Daniel Deronda HTML version

Chapter 21
It is a common sentence that Knowledge is power; but who hath duly Considered
or set forth the power of Ignorance? Knowledge slowly builds up what Ignorance
in an hour pulls down. Knowledge, through patient and frugal centuries, enlarges
discovery and makes record of it; Ignorance, wanting its day's dinner, lights a fire
with the record, and gives a flavor to its one roast with the burned souls of many
generations. Knowledge, instructing the sense, refining and multiplying needs,
transforms itself into skill and makes life various with a new six days' work;
comes Ignorance drunk on the seventh, with a firkin of oil and a match and an
easy "Let there not be," and the many-colored creation is shriveled up in
blackness. Of a truth, Knowledge is power, but it is a power reined by scruple,
having a conscience of what must be and what may be; whereas Ignorance is a
blind giant who, let him but wax unbound, would make it a sport to seize the
pillars that hold up the long-wrought fabric of human good, and turn all the places
of joy dark as a buried Babylon. And looking at life parcel-wise, in the growth of a
single lot, who having a practiced vision may not see that ignorance of the true
bond between events, and false conceit of means whereby sequences may be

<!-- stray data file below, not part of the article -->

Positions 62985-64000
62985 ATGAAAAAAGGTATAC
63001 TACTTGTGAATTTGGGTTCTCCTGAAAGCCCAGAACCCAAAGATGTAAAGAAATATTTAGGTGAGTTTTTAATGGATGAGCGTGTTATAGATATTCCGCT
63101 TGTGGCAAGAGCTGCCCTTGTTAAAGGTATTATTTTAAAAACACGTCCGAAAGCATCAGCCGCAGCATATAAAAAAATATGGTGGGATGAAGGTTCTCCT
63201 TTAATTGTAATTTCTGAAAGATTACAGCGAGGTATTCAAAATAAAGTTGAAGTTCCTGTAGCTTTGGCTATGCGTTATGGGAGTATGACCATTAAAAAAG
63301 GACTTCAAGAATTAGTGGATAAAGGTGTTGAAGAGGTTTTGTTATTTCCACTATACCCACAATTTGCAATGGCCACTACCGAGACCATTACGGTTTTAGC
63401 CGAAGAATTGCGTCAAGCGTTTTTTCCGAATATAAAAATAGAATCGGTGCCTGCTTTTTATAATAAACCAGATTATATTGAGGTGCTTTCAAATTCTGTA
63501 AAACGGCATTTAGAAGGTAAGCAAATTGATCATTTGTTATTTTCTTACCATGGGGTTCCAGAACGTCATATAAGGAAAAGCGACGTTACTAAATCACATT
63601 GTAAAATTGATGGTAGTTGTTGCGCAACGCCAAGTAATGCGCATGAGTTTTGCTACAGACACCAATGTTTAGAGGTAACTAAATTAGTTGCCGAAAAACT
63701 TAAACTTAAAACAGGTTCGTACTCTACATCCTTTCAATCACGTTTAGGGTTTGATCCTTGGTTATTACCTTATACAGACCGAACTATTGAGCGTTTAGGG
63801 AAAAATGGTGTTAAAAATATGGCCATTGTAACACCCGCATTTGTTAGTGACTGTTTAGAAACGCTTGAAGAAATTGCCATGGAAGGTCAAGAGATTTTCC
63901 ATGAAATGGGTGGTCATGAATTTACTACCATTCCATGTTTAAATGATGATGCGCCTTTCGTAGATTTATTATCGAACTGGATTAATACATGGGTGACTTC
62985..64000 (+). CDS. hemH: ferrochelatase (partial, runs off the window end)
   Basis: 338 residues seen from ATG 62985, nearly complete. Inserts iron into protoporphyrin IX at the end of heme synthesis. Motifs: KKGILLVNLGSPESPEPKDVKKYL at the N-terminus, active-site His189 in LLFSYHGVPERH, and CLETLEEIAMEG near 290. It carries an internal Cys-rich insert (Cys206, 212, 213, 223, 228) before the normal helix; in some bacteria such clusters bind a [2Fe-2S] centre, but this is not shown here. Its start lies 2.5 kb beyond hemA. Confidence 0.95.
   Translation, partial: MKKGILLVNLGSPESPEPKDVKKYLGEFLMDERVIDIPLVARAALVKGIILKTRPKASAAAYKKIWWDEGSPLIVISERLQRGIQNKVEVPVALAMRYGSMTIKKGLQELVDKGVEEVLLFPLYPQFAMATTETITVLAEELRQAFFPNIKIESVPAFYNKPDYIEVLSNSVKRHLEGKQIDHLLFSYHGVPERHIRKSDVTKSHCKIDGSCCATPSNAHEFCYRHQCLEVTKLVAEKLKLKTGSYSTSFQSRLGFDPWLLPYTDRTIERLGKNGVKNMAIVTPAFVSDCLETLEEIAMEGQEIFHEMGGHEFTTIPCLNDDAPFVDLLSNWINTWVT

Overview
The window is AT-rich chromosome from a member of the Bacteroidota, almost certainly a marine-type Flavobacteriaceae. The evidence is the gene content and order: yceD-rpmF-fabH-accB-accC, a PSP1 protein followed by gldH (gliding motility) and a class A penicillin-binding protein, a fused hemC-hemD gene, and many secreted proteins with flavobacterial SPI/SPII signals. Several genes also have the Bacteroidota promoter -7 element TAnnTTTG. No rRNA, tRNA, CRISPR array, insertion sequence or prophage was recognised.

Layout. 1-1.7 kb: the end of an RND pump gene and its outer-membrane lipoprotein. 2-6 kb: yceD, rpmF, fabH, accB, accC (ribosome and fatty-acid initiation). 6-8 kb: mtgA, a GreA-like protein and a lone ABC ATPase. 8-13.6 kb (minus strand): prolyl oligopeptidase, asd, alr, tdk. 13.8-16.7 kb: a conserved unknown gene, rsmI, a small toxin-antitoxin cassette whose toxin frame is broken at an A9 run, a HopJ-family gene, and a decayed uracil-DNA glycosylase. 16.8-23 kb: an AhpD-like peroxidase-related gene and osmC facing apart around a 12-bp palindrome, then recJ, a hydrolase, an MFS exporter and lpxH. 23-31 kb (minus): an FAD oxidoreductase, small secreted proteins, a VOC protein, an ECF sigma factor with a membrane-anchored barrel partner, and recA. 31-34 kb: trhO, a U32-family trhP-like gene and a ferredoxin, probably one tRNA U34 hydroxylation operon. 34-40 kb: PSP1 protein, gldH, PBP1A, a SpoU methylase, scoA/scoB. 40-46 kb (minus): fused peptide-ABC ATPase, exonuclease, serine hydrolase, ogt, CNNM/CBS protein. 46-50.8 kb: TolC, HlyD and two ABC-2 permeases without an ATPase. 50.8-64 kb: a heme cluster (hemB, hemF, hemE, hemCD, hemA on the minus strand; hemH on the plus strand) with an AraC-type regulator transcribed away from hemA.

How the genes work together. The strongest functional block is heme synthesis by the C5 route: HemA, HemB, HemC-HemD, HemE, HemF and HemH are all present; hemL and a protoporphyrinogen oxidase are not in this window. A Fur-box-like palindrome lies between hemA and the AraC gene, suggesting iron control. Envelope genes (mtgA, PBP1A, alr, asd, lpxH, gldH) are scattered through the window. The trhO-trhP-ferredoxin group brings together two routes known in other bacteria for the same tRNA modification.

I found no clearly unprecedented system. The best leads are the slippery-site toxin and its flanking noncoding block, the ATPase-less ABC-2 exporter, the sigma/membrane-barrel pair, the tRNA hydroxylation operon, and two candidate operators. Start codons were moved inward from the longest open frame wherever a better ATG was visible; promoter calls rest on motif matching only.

compelled --like that falsity of eyesight which overlooks the gradations of
distance, seeing that which is afar off as if it were within a step or a grasp--
precipitates the mistaken soul on destruction?
It was half-past ten in the morning when Gwendolen Harleth, after her gloomy
journey from Leubronn, arrived at the station from which she must drive to
Offendene. No carriage or friend was awaiting her, for in the telegram she had
sent from Dover she had mentioned a later train, and in her impatience of
lingering at a London station she had set off without picturing what it would be to
arrive unannounced at half an hour's drive from home--at one of those stations
which have been fixed on not as near anywhere, but as equidistant from
everywhere. Deposited as a femme sole with her large trunks, and having to wait
while a vehicle was being got from the large-sized lantern called the Railway Inn,
Gwendolen felt that the dirty paint in the waiting-room, the dusty decanter of flat
water, and the texts in large letters calling on her to repent and be converted,
were part of the dreary prospect opened by her family troubles; and she hurried
away to the outer door looking toward the lane and fields. But here the very
gleams of sunshine seemed melancholy, for the autumnal leaves and grass were
shivering, and the wind was turning up the feathers of a cock and two croaking
hens which had doubtless parted with their grown-up offspring and did not know
what to do with themselves. The railway official also seemed without resources,
and his innocent demeanor in observing Gwendolen and her trunks was
rendered intolerable by the cast in his eye; especially since, being a new man, he
did not know her, and must conclude that she was not very high in the world. The
vehicle--a dirty old barouche--was within sight, and was being slowly prepared by
an elderly laborer. Contemptible details these, to make part of a history; yet the